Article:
A giant floor map designed to help foster understanding of Indigenous history and perspectives is now on display in the McMaster University Students Centre (MUSC).
The 11 x 8 metre map – the cornerstone of the Indigenous Peoples Atlas of Canada, was created by the Royal Canadian Geographic Society in collaboration with The Assembly of First Nations, Inuit Tapiriit Kanatami, The Métis National Council, and the National Centre for Truth and Reconciliation and is on display from 9:00 a.m. to 5:00 p.m., on June 12 and 13 in MUSC Marketplace.
The map is intended to explore the past, present and future of Indigenous Peoples in Canada through the use of Indigenous symbols and datasets. It can be walked on and is accompanied by educational resources and activities.
McMaster University Library organized the display as part of the CARTO conference of the Association of Canadian Map Libraries and Archives, which is being hosted by the Library from June 11-14.
Learn more from the map’s cartographer
Cartographer Chris Brackley, of As the Crow Flies and the Royal Canadian Geographical Society, led the creation of the map and was on campus to give the keynote address at the CARTO conference. He spoke to the Daily News about what it was like to work on such a rewarding and complex project:
Why undertake this project?
I was just the stenographer on this in so many ways, the leads were our Indigenous partners – they were at the core of driving the content that came to it. But for me, it was the simple recognition that Indigenous peoples had been left off the map for so long and I didn’t have a meaningful way to get them on the map, so this was a way for me to learn how to do that.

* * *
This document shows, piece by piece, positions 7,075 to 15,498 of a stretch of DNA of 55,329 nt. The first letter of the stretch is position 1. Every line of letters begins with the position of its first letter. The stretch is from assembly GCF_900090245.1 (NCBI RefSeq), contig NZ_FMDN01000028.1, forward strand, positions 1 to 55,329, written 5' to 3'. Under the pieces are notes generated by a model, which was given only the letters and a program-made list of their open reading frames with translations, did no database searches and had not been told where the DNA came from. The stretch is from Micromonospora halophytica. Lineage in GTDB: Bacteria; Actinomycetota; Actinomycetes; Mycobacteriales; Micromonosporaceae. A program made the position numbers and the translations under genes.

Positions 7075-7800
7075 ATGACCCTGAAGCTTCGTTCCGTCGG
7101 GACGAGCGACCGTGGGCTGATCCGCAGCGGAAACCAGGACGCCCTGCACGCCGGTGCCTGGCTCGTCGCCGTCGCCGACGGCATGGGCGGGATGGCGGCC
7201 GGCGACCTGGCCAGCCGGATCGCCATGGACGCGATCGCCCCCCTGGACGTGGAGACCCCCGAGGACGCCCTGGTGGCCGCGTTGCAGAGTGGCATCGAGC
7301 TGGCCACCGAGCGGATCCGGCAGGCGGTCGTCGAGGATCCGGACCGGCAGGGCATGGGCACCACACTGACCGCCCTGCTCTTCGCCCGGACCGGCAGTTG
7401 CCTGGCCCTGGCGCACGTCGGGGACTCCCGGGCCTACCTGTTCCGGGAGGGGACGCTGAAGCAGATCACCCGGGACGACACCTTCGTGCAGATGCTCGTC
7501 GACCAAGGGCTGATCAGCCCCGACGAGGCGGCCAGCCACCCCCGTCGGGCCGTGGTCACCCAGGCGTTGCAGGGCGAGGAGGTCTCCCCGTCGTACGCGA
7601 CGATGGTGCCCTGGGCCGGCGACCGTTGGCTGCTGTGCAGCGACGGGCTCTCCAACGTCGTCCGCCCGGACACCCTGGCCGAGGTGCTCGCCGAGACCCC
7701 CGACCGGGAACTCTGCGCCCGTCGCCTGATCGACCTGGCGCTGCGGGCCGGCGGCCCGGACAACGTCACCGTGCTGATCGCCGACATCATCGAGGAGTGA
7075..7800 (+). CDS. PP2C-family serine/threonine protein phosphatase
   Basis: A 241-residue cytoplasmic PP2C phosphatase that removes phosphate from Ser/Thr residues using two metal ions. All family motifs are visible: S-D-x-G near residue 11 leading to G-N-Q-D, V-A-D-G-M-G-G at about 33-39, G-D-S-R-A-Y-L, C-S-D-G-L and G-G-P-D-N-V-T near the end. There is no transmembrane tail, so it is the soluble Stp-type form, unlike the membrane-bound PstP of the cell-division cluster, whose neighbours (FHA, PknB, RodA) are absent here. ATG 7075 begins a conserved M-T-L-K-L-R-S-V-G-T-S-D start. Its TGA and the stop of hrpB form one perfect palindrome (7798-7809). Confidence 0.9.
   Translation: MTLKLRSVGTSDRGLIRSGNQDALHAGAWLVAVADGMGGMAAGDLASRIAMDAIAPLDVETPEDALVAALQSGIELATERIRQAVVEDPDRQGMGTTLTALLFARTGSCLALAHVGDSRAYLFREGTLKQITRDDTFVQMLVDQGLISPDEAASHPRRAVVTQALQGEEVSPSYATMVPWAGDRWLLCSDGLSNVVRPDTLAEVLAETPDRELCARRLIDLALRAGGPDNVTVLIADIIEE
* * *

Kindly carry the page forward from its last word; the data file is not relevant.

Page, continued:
What were some of the challenges you encountered while drawing the map?
What data would I use to show this was my big question. Originally, we had hoped to use content of traditional territories of first nations, Inuit and metis and the lands that they used in some defined way, but that data hasn’t been collected at a national level in a meaningful way, it’s not something we could use. What we ended up leaning on and the story this map really tells is one of crown-Indigenous relationships. That data was available, so we see treaties, reserves, first-nations, or bands, communities in the North, Métis settlements and places where metis live so it really tells the story of how the two cultures have come together and the structural, geographic legacy of what that looks like.
What was the experience like?
It was a highlight project, I don’t know if I’ll find another project as meaningful in a long time, if ever – there were a million aha moments.
One thing that I did on this map which I don’t think has ever been shown, was to connect the 4000 reserve parcels – little bits of land that were there for the use of different first nations in our country – to start to understand that there are 634 individual first nations in Canada, known as bands, and that they are all connected to these parcels of land reserves. I had never seen the graphical connection between these 4000 parcels and the 634 first nations and I got to draw the lines that connect them all.
I spent days drawing these lines and that’s a graphic geography that’s easy to understand and you see a pattern. If ever I can show something that hasn’t been shown before, it’s a thrill and I hope there’s something interesting and new for people in it.
The map is available on loan for use by educational institutions across Canada. Visit the Canadian Geographic website to learn more about the map and to access further educational resources.
June is National Indigenous History month in Canada. Learn more